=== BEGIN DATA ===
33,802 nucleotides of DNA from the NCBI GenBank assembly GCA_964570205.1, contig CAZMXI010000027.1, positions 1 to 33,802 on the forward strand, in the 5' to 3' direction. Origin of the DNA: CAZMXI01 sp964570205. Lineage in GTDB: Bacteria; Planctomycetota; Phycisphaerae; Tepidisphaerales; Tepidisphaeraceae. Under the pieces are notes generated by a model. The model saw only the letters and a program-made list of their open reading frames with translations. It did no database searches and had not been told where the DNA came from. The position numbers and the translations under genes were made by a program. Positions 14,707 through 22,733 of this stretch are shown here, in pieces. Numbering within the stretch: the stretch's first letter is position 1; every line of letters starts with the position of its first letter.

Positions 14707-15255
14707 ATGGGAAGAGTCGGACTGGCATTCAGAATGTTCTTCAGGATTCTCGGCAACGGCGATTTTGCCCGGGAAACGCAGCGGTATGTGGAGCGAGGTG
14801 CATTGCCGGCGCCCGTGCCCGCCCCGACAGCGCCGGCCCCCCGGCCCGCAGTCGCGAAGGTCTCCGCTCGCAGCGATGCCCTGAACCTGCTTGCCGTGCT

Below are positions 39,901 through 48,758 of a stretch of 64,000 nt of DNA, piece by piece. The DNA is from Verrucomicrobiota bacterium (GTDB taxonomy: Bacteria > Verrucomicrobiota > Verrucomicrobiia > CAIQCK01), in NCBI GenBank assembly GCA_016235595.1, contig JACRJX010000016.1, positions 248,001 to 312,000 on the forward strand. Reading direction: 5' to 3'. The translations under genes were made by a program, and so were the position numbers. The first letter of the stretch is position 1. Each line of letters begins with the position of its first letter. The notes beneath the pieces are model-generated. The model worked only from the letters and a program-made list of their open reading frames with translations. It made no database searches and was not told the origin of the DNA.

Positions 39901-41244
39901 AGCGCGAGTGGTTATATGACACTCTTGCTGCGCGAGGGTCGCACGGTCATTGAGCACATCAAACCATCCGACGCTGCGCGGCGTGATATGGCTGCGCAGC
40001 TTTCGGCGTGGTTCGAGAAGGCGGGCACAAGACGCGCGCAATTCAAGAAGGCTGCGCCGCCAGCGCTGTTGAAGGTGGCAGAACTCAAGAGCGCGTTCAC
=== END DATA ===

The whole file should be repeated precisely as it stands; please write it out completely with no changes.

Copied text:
33,802 nucleotides of DNA from the NCBI GenBank assembly GCA_964570205.1, contig CAZMXI010000027.1, positions 1 to 33,802 on the forward strand, in the 5' to 3' direction. Origin of the DNA: CAZMXI01 sp964570205. Lineage in GTDB: Bacteria; Planctomycetota; Phycisphaerae; Tepidisphaerales; Tepidisphaeraceae. Under the pieces are notes generated by a model. The model saw only the letters and a program-made list of their open reading frames with translations. It did no database searches and had not been told where the DNA came from. The position numbers and the translations under genes were made by a program. Positions 14,707 through 22,733 of this stretch are shown here, in pieces. Numbering within the stretch: the stretch's first letter is position 1; every line of letters starts with the position of its first letter.

Positions 14707-15255
14707 ATGGGAAGAGTCGGACTGGCATTCAGAATGTTCTTCAGGATTCTCGGCAACGGCGATTTTGCCCGGGAAACGCAGCGGTATGTGGAGCGAGGTG
14801 CATTGCCGGCGCCCGTGCCCGCCCCGACAGCGCCGGCCCCCCGGCCCGCAGTCGCGAAGGTCTCCGCTCGCAGCGATGCCCTGAACCTGCTTGCCGTGCT

Below are positions 39,901 through 48,758 of a stretch of 64,000 nt of DNA, piece by piece. The DNA is from Verrucomicrobiota bacterium (GTDB taxonomy: Bacteria > Verrucomicrobiota > Verrucomicrobiia > CAIQCK01), in NCBI GenBank assembly GCA_016235595.1, contig JACRJX010000016.1, positions 248,001 to 312,000 on the forward strand. Reading direction: 5' to 3'. The translations under genes were made by a program, and so were the position numbers. The first letter of the stretch is position 1. Each line of letters begins with the position of its first letter. The notes beneath the pieces are model-generated. The model worked only from the letters and a program-made list of their open reading frames with translations. It made no database searches and was not told the origin of the DNA.

Positions 39901-41244
39901 AGCGCGAGTGGTTATATGACACTCTTGCTGCGCGAGGGTCGCACGGTCATTGAGCACATCAAACCATCCGACGCTGCGCGGCGTGATATGGCTGCGCAGC
40001 TTTCGGCGTGGTTCGAGAAGGCGGGCACAAGACGCGCGCAATTCAAGAAGGCTGCGCCGCCAGCGCTGTTGAAGGTGGCAGAACTCAAGAGCGCGTTCAC